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Transition Talk

by Mike Arsenault, Vice President of Candidate Services

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Bradley-Morris answers questions from transitioning military job seekers.

Q: I will be transitioning out in three months and I feel embarrassed to tell you that I have no game plan. I don’t know what kind of job I’m best suited for, or even what I want to do as a civilian. I don’t know where I want to live, and every time I look at the job boards I feel even more overwhelmed. Do you have any advice?

A: Thank you for your question. Yes, the transition from the military can be a frustrating and overwhelming experience. However, know that millions have done it and tens of thousands of service members go through this process each month successfully. So with that said, I can address some of the parts of your question individually.


First, not knowing exactly where you want to live can be a good thing when it comes to transitioning! There is perhaps no other facet of your transition that will open up more job opportunities than being flexible in terms of where you want to live. Also, consider that you are in a unique position in that the military will cover all or a large part of the cost associated with your last move.


This is usually very attractive to potential employers, and I would encourage transitioning military job seekers to continue to keep an open mind in this area.


You say that you feel overwhelmed when you look at job boards - I don’t blame you. Job boards are a vast sea of data, and it’s easy to get lost, or worse, spend all your time applying for jobs online that may or may not actually exist.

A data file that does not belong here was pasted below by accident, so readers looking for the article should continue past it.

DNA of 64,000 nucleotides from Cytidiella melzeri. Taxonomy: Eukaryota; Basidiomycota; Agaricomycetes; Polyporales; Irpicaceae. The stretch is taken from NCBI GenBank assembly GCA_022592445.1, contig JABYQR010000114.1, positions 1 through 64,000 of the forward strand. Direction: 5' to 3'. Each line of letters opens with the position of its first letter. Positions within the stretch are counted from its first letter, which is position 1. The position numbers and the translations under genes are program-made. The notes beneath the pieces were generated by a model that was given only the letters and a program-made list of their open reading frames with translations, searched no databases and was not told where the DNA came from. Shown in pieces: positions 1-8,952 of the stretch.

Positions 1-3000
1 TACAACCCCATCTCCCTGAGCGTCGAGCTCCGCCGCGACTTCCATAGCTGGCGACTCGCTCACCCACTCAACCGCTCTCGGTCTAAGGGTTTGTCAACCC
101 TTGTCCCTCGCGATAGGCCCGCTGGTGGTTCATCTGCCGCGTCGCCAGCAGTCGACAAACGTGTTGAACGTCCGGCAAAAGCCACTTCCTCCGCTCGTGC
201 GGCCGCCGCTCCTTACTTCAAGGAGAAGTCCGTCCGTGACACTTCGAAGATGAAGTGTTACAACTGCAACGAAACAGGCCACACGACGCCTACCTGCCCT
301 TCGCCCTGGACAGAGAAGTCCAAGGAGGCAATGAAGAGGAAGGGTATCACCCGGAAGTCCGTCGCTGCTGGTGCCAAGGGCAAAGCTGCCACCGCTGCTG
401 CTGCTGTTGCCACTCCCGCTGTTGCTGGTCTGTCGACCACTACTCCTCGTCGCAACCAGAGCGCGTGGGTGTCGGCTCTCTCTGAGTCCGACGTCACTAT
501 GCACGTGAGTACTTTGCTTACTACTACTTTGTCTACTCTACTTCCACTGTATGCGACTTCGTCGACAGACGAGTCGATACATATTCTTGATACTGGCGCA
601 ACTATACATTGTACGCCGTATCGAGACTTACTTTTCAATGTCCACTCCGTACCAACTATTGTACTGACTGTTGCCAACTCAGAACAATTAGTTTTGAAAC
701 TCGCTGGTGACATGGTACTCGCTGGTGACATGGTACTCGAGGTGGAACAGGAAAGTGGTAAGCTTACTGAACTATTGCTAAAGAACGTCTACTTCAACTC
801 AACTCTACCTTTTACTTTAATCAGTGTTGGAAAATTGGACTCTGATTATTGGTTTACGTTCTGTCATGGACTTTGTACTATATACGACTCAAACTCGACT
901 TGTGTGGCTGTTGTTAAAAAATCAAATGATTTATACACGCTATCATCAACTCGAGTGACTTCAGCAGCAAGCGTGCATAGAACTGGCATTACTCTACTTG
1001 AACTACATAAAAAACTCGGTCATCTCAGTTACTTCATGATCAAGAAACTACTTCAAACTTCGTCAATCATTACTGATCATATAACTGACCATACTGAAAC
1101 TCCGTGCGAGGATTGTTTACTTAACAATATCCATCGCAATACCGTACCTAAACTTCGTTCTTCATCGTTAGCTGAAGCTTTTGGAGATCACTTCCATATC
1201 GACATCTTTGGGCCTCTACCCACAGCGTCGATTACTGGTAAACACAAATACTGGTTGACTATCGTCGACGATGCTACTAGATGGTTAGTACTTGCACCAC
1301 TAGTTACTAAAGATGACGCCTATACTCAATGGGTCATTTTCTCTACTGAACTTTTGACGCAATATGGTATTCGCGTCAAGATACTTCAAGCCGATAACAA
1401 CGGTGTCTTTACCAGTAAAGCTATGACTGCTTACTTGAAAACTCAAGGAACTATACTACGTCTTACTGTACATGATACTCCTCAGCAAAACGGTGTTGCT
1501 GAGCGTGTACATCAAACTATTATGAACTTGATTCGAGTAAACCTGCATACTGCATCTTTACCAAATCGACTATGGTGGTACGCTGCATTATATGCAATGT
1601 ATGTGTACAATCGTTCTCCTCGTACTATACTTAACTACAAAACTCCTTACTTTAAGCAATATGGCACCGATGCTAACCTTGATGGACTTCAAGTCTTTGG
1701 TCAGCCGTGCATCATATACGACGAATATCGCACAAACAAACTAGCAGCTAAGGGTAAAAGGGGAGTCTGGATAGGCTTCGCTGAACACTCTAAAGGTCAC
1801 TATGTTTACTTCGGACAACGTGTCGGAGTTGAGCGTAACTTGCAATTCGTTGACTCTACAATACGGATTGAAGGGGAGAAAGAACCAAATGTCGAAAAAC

Job boards do make it relatively easy for you (and thousands of others) to apply for advertised opportunities. As such, this should not be your only strategy. A recent study by our firm showed that fewer than a third of veteran survey respondents found that a using a job board helped them secure their first civilian position after the military. Your job transition plan can contain job boards but should also include military placement firms, military job fairs and TAP/ACAP seminars and job fairs. You should also be networking to try to find a military connection in an industry you might want to work in or a location where you think you might want to live. Try the VFW, call former military colleagues who have already made the transition and reach out to military associations such as AUSA, MOAA, Marine for Life, etc. You can also do virtual networking with military groups on LinkedIn.


As in the military, any successful mission requires a well thought out game plan, which begins and ends with your end goal - a new career.


You have three months to complete your transition plan. Aside from keeping an open mind about geographic preferences and using a variety of resources as discussed above, what are the other steps you should plan for?


I would recommend viewing some of Bradley-Morris’ transition seminar videos which can be found at http://www.YouTube.com/BradleyMorrisInc. Specifically, Career College (CC) 201 discusses the transition timeline and the steps required, but you may want to begin with CC 101 which is an introduction to civilian employment. Good luck and thank you for your service!

Mike Arsenault is Vice President of Candidate Services at military placement firm Bradley-Morris, Inc. He can be reached at (800) 330-4950 ext. 2105 or by email at marsenault@bradley-morris.com.

Return to January/February 2016 Issue